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As a teacher, as a parent, I’m very aware of the role that Ofsted play in my children’s education.  I’ve been on the receiving end of several “outstanding” inspections as a teacher, and a “good” inspection as a parent.  As a teacher, the result was far more important to me than as a parent I’ll confess – but each time I’ve been keen to know the result and how the inspectors came to their conclusions.

Currently I have one child in school, one in preschool and one at home.

I’m more than delighted with the preschool and seeing my son’s happiness on attending – and his determination never to miss a day – is all that I need.  He’s definitely been learning at preschool – but he’s playing, and that’s the most important aspect to me – he’s enjoying playing; and playing is learning. I wish more people understood that.

My oldest son is six years old and attends our local infant school.  I, like any parent have concerns from time to time – but other than talking things over with the other parents in the school playground [which generally feels quite subversive], or trying to grab five minutes with his lovely teacher, I’ve felt largely powerless.

It’s well known by most parents and carers that when Ofsted arrive on a school’s doorstep, they want to know what parents think – amazing parts of the school, and areas where parents feel there’s a challenge to be met.  There’s the two day timeframe when questionnaires are distributed into book bags and if we’re not too bleary eyed after the school run, getting our children’s homework done, fed, books read, clothes ready for the next day and tried to fit in some quality family time whilst doing our own jobs in the evening, we try to scribble down anything we can remember from the past year’s events at the school that we want to tell the inspectors.  This last inspection, I managed to completely miss my chance – and I thought that was it.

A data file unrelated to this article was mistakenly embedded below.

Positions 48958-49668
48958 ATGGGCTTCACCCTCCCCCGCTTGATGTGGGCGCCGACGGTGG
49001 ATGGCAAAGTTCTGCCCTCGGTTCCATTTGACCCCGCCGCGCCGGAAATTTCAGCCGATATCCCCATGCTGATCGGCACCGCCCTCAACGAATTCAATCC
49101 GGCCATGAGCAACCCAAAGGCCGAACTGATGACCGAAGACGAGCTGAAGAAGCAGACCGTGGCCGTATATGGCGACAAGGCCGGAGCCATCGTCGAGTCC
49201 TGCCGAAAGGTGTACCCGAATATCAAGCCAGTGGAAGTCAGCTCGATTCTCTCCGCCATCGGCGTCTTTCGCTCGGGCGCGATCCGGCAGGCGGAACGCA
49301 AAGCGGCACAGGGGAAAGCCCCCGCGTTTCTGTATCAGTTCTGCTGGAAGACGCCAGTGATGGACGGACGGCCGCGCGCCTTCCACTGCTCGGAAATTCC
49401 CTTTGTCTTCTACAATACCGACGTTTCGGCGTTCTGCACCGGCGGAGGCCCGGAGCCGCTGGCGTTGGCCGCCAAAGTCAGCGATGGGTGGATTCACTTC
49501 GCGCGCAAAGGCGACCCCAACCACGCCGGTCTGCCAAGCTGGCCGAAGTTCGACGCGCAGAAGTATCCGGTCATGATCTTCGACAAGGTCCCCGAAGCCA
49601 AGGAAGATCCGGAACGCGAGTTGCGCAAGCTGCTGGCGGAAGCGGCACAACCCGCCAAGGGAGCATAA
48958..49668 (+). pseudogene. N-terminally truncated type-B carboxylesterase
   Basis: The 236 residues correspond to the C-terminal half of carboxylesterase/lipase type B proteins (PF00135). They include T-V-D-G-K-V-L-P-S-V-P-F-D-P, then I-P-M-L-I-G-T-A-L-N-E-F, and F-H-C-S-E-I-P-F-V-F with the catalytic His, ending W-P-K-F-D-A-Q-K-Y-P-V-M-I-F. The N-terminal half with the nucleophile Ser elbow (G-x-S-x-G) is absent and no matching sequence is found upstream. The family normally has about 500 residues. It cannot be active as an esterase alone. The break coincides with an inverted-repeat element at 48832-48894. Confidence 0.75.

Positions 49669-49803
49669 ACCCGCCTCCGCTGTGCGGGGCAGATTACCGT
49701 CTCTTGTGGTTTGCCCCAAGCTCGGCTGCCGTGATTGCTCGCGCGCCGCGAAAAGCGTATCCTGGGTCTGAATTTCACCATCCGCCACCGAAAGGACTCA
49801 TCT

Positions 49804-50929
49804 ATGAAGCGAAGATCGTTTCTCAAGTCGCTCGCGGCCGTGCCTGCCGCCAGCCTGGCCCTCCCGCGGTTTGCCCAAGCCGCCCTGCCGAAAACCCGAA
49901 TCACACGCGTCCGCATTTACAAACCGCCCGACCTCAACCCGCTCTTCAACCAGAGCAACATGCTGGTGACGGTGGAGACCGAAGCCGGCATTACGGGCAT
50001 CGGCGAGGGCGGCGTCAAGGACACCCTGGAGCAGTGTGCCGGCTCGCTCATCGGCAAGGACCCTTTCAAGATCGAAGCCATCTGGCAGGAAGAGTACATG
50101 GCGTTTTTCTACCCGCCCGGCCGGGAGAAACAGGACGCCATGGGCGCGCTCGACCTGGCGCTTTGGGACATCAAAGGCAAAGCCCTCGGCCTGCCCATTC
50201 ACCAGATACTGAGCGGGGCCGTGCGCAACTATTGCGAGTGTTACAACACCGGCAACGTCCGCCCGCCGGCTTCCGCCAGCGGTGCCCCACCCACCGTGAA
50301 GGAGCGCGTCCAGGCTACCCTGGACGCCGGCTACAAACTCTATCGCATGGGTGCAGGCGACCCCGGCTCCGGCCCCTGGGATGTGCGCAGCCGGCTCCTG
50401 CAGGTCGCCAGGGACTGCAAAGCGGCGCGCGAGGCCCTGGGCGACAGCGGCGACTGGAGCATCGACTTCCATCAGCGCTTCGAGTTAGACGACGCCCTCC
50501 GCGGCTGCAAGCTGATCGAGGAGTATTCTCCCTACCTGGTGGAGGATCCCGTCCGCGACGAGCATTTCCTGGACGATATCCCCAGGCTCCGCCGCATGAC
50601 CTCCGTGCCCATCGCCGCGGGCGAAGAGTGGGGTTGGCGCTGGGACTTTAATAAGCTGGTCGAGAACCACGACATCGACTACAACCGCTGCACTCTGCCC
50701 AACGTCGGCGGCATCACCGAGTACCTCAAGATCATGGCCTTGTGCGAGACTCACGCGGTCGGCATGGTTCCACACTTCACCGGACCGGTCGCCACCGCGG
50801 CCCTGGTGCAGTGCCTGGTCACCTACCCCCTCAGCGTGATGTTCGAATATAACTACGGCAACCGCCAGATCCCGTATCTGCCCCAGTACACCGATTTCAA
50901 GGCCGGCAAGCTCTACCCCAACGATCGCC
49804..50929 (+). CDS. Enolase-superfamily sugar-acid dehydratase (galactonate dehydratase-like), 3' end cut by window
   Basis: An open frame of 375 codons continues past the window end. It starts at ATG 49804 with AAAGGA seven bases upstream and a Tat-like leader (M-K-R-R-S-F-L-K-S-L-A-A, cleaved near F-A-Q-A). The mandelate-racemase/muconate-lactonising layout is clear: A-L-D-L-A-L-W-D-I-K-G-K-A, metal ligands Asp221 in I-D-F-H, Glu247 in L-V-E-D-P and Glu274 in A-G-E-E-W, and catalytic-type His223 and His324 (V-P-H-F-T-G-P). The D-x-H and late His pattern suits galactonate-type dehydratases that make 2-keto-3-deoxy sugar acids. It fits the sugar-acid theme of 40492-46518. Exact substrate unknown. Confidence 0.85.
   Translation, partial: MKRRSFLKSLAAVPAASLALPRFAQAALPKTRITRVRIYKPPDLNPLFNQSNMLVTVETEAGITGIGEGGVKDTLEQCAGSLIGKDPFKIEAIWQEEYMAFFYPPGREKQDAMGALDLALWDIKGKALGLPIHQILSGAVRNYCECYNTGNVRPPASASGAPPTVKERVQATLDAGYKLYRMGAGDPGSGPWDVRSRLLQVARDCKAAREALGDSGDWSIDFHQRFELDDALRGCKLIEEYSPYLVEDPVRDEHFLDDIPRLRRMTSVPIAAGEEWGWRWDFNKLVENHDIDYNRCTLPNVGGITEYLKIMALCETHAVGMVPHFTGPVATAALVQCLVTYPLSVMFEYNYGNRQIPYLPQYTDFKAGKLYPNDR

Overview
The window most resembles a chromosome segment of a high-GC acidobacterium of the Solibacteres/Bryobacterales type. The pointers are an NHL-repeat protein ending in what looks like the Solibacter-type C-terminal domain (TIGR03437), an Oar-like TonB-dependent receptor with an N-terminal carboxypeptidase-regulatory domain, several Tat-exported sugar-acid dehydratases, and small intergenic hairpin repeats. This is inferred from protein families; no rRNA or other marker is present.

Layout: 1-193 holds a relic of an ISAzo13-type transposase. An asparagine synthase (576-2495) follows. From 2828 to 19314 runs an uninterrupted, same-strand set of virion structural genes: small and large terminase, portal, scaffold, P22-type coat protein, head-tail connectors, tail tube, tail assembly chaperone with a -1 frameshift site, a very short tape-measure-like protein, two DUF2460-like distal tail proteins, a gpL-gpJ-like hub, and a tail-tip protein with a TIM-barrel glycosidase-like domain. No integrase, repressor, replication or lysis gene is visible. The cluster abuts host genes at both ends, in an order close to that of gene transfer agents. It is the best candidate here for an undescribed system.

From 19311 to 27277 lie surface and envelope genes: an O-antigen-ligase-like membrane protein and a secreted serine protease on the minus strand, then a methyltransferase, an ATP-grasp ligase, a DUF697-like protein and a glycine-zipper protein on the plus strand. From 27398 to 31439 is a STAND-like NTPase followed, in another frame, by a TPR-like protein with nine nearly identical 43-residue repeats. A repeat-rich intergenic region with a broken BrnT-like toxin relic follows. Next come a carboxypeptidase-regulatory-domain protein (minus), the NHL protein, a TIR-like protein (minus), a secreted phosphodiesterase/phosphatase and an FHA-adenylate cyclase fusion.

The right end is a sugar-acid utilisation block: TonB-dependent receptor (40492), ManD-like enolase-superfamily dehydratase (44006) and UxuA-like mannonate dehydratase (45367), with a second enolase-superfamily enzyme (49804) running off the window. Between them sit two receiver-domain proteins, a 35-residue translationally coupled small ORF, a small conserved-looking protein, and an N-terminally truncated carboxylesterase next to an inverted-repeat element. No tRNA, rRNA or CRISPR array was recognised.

Not so apparently!  I had no idea that for a few years now, Ofsted offers parents and carers or guardians the chance to voice their opinions on the performance of their child’s school via an online questionnaire called Parent View.  Available at https://parentview.ofsted.gov.uk – and once completed, it can be refreshed by the person completing it when necessary, especially prior to an inspection.  So, if you’ve been particularly impressed by your child’s school at some point in the year, it’s simple to log on, record your feelings and then when an inspector arrives at the school, it’s already there for them to consider – particularly in regards to areas like risk assessment.

There are 12 multiple choice questions asked of parents – these are statements to which parents either strongly agree, agree, disagree, strongly disagree, or don’t know.  Parents are asked whether the are of the opinion that…

a] My child is happy at school
b] My child feels safe at this school
c] My child makes good progress at this school
d] My child is well looked after at this school
e] My child is taught well at this school
f] My child receives appropriate homework for their age
g] This school makes sure its pupils are well behaved
h] This school deals effectively with bullying
i] This school is well led and managed
j] This school responds well to any concerns I raise
k] I receive valuable information from this school about my child

and lastly,

l] Would you recommend this school to another parent?

When Ofsted have ten parent views, the school will be visible on the website for other parents and prospective parents to peruse – the data is displayed in graphs and percentages and the results are saved at the end of each academic year.

It’s a simpler, time friendly tool for parents to use – I’ll certainly be logging on when the boys are back in class to register my views.  Ofsted needs to hear the positive work that our teachers are doing, not just when we feel a school could be doing more in a particular area, and our opinions as parents and carers or guardians of children should be regularly reviewed.  Share it with your friends, and feel free of the Ofsted parent questionnaire pressure.

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  1. How about a questionnaire that asks my opinion on the effect that Ofsted is having on my school and the stress it causes to teachers and therefore children? And whether it is right to constantly survey and measure teachers on the increasingly narrow criteria that Ofsted sets?

    1. As a teacher I felt the same – and as a parent with a child in year one, even more so. I could not agree with you more. The questions set are very narrow in themselves in only wanting to know what THEY want to know. I feel quite helpless in the educational welfare of my own children – to the point that I'm considering home schooling. My bright, confident boy has had the enthusiasm knocked out of him by cursive handwriting – and comes home complaining he wishes he could still play – at 6 years old.

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